Situated right next to the Estacion del Norte train station, Plaza de Toros de Valencia is worth a visit for its comprehensive Bullfighting Museum and for the interesting architecture that resembles Rome’s Colosseum.

Valencia Bullring
Photo by Arturo Lopez Castel

Designed by architect Sebastian Monleon, Valencia’s bullring was built between 1850 and 1860, when the city’s passion for the sport was so strong it needed to be nurtured somehow.

Nowadays, following two major restorations – one in 1967 and the other in 2010 – Plaza de Toros de Valencia is considered among the safest and most comfortable arenas in Spain, providing wide cement seats for up to 10,500 spectators.

Some great episodes in the history of bullfighting have taken place in the bullring of Valencia, and that led to it being included in a very selective group of first-category arenas in Spain.

Movie night in a bullring
Photo via Museo Taurino Valencia

Valencia is where the highly anticipated Spanish bullfighting season kicks off. This happens every March, during Las Fallas – the city’s biggest, boldest, and most flamboyant fiesta. The second sequence of the total of 25 bullfights scheduled in Plaza de Toros every year falls out in July.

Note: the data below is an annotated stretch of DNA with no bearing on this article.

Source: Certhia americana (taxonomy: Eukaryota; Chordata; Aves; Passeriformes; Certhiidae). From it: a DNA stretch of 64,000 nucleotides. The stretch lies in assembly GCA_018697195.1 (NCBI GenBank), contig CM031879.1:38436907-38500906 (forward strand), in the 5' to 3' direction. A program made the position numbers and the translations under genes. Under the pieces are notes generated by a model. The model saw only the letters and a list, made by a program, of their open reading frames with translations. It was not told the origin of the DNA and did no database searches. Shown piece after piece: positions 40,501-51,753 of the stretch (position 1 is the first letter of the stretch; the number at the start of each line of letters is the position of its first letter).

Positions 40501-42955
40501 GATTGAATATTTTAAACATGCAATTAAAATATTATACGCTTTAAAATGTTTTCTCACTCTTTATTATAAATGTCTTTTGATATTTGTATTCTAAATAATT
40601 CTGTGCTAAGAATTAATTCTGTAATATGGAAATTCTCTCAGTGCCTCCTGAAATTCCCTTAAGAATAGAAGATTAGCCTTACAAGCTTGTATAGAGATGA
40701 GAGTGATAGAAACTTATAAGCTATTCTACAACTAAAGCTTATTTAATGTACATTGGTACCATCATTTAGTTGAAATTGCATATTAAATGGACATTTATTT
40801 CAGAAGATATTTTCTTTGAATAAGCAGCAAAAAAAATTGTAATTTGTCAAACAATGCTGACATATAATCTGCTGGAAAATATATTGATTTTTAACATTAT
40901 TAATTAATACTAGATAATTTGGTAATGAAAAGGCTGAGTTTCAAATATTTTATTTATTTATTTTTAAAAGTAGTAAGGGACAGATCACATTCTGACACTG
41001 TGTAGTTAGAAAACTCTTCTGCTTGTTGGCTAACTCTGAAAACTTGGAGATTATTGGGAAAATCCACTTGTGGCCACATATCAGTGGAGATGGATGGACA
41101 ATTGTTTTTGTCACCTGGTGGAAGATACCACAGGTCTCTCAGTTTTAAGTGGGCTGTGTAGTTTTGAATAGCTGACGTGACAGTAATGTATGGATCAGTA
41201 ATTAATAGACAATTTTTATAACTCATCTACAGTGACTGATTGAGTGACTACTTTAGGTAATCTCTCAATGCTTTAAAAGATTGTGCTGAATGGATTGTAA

A tour of Plaza de Toros de Valencia provides an insight into the history of Valencian bullfighting and an in-depth look at the building itself and its facilities. The Bullfighting Museum inside is one of the first of its kind in Spain, featuring a comprehensive collection of matador costumes, trophies, and other artifacts that span almost three centuries of Spain’s bullfighting history.

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